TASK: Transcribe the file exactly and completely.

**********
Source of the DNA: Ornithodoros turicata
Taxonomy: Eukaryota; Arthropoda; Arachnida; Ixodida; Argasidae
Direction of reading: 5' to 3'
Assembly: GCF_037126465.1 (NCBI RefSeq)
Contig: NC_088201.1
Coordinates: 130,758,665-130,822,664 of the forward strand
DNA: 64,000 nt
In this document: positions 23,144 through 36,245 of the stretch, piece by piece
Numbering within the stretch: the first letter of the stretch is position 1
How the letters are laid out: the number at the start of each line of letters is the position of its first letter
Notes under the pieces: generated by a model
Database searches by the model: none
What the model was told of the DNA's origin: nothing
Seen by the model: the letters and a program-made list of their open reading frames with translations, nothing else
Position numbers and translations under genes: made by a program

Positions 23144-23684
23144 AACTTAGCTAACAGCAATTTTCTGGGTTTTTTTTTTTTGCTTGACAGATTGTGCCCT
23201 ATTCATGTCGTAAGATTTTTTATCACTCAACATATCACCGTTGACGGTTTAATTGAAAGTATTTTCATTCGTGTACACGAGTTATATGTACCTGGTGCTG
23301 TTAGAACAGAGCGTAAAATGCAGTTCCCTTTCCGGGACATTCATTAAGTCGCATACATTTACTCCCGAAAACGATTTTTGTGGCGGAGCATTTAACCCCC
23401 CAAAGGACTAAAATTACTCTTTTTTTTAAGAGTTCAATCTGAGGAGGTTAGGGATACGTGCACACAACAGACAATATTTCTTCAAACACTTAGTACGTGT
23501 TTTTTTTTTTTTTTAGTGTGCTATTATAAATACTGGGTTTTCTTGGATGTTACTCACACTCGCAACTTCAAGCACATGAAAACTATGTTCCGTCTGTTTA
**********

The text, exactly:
Source of the DNA: Ornithodoros turicata
Taxonomy: Eukaryota; Arthropoda; Arachnida; Ixodida; Argasidae
Direction of reading: 5' to 3'
Assembly: GCF_037126465.1 (NCBI RefSeq)
Contig: NC_088201.1
Coordinates: 130,758,665-130,822,664 of the forward strand
DNA: 64,000 nt
In this document: positions 23,144 through 36,245 of the stretch, piece by piece
Numbering within the stretch: the first letter of the stretch is position 1
How the letters are laid out: the number at the start of each line of letters is the position of its first letter
Notes under the pieces: generated by a model
Database searches by the model: none
What the model was told of the DNA's origin: nothing
Seen by the model: the letters and a program-made list of their open reading frames with translations, nothing else
Position numbers and translations under genes: made by a program

Positions 23144-23684
23144 AACTTAGCTAACAGCAATTTTCTGGGTTTTTTTTTTTTGCTTGACAGATTGTGCCCT
23201 ATTCATGTCGTAAGATTTTTTATCACTCAACATATCACCGTTGACGGTTTAATTGAAAGTATTTTCATTCGTGTACACGAGTTATATGTACCTGGTGCTG
23301 TTAGAACAGAGCGTAAAATGCAGTTCCCTTTCCGGGACATTCATTAAGTCGCATACATTTACTCCCGAAAACGATTTTTGTGGCGGAGCATTTAACCCCC
23401 CAAAGGACTAAAATTACTCTTTTTTTTAAGAGTTCAATCTGAGGAGGTTAGGGATACGTGCACACAACAGACAATATTTCTTCAAACACTTAGTACGTGT
23501 TTTTTTTTTTTTTTAGTGTGCTATTATAAATACTGGGTTTTCTTGGATGTTACTCACACTCGCAACTTCAAGCACATGAAAACTATGTTCCGTCTGTTTA